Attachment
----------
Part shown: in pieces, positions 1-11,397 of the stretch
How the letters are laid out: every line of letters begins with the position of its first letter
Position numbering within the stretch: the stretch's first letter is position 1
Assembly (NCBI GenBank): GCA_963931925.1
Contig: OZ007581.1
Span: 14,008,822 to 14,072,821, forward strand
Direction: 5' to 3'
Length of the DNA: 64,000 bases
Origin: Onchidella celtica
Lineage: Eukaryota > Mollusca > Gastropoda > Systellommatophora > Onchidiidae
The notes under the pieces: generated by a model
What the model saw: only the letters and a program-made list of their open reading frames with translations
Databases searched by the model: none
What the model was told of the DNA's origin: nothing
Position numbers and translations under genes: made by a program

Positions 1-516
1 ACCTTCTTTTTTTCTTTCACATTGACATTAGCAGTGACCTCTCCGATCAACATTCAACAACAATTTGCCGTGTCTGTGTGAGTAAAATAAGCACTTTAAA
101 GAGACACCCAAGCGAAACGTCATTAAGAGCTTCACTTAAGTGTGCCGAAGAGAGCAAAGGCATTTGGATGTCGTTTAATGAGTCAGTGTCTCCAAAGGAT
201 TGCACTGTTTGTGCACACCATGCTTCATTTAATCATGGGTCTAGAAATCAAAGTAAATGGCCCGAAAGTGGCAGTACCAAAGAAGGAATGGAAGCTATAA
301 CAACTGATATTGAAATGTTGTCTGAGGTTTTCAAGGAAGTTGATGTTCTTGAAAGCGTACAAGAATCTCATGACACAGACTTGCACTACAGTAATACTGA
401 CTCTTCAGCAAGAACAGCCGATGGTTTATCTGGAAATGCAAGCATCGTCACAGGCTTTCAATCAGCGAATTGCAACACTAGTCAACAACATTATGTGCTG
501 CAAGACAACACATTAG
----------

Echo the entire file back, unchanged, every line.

Part shown: in pieces, positions 1-11,397 of the stretch
How the letters are laid out: every line of letters begins with the position of its first letter
Position numbering within the stretch: the stretch's first letter is position 1
Assembly (NCBI GenBank): GCA_963931925.1
Contig: OZ007581.1
Span: 14,008,822 to 14,072,821, forward strand
Direction: 5' to 3'
Length of the DNA: 64,000 bases
Origin: Onchidella celtica
Lineage: Eukaryota > Mollusca > Gastropoda > Systellommatophora > Onchidiidae
The notes under the pieces: generated by a model
What the model saw: only the letters and a program-made list of their open reading frames with translations
Databases searched by the model: none
What the model was told of the DNA's origin: nothing
Position numbers and translations under genes: made by a program

Positions 1-516
1 ACCTTCTTTTTTTCTTTCACATTGACATTAGCAGTGACCTCTCCGATCAACATTCAACAACAATTTGCCGTGTCTGTGTGAGTAAAATAAGCACTTTAAA
101 GAGACACCCAAGCGAAACGTCATTAAGAGCTTCACTTAAGTGTGCCGAAGAGAGCAAAGGCATTTGGATGTCGTTTAATGAGTCAGTGTCTCCAAAGGAT
201 TGCACTGTTTGTGCACACCATGCTTCATTTAATCATGGGTCTAGAAATCAAAGTAAATGGCCCGAAAGTGGCAGTACCAAAGAAGGAATGGAAGCTATAA
301 CAACTGATATTGAAATGTTGTCTGAGGTTTTCAAGGAAGTTGATGTTCTTGAAAGCGTACAAGAATCTCATGACACAGACTTGCACTACAGTAATACTGA
401 CTCTTCAGCAAGAACAGCCGATGGTTTATCTGGAAATGCAAGCATCGTCACAGGCTTTCAATCAGCGAATTGCAACACTAGTCAACAACATTATGTGCTG
501 CAAGACAACACATTAG